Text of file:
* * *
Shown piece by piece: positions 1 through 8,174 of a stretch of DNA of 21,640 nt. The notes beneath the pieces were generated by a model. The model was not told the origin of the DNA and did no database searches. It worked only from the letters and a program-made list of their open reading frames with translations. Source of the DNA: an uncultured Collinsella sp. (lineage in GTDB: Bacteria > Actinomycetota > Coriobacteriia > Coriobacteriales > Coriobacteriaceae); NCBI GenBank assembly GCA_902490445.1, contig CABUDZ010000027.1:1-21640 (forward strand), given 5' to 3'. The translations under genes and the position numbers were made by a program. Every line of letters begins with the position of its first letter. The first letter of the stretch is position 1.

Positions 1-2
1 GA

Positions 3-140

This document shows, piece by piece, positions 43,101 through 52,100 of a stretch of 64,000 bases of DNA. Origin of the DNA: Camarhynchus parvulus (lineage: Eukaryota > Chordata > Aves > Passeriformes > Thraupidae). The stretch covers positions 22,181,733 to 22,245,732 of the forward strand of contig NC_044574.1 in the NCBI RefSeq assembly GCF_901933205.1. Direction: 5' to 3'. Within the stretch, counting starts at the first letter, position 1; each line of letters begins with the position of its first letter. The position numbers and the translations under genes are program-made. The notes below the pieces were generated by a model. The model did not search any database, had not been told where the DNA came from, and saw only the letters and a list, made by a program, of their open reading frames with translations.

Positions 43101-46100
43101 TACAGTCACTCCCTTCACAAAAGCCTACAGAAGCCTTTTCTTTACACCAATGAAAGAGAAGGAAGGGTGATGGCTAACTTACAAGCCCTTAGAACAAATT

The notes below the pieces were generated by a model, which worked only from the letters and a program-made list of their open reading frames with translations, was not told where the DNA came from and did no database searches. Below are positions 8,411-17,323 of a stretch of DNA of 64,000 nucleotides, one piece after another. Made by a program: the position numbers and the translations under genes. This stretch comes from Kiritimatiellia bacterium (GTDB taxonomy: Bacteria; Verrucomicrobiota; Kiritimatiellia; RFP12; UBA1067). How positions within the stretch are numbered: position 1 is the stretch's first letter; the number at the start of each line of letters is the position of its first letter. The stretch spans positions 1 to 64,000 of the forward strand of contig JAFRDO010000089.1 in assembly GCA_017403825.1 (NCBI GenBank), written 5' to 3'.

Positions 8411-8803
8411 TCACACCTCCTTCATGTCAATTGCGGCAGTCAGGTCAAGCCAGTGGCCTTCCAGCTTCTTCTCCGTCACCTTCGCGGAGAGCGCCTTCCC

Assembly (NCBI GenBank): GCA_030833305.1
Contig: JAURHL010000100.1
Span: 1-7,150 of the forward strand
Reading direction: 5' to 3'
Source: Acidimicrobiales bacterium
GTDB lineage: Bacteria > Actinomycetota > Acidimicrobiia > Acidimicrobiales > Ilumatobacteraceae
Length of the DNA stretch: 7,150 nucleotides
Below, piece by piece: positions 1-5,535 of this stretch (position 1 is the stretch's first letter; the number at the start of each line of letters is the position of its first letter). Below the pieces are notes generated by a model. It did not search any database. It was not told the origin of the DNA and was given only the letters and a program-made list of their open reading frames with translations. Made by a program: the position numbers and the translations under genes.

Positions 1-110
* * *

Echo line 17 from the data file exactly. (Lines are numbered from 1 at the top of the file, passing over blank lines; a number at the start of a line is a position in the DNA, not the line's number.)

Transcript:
Length of the DNA stretch: 7,150 nucleotides